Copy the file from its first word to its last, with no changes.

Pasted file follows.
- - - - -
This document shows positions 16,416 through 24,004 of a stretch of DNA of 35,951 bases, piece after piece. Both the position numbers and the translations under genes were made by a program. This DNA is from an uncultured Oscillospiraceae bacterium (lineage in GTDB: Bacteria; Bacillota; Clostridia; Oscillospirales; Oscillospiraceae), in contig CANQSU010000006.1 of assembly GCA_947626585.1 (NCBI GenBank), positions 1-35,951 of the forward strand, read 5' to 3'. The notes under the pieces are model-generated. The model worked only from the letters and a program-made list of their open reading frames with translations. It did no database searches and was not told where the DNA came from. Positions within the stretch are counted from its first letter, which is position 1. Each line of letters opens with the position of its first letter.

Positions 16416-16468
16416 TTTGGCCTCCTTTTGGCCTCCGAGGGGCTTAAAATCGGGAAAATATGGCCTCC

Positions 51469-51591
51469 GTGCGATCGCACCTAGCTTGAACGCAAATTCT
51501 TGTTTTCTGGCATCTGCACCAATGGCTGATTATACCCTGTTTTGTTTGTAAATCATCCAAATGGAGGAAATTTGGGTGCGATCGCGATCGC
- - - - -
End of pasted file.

This document shows positions 16,416 through 24,004 of a stretch of DNA of 35,951 bases, piece after piece. Both the position numbers and the translations under genes were made by a program. This DNA is from an uncultured Oscillospiraceae bacterium (lineage in GTDB: Bacteria; Bacillota; Clostridia; Oscillospirales; Oscillospiraceae), in contig CANQSU010000006.1 of assembly GCA_947626585.1 (NCBI GenBank), positions 1-35,951 of the forward strand, read 5' to 3'. The notes under the pieces are model-generated. The model worked only from the letters and a program-made list of their open reading frames with translations. It did no database searches and was not told where the DNA came from. Positions within the stretch are counted from its first letter, which is position 1. Each line of letters opens with the position of its first letter.

Positions 16416-16468
16416 TTTGGCCTCCTTTTGGCCTCCGAGGGGCTTAAAATCGGGAAAATATGGCCTCC

Positions 51469-51591
51469 GTGCGATCGCACCTAGCTTGAACGCAAATTCT
51501 TGTTTTCTGGCATCTGCACCAATGGCTGATTATACCCTGTTTTGTTTGTAAATCATCCAAATGGAGGAAATTTGGGTGCGATCGCGATCGC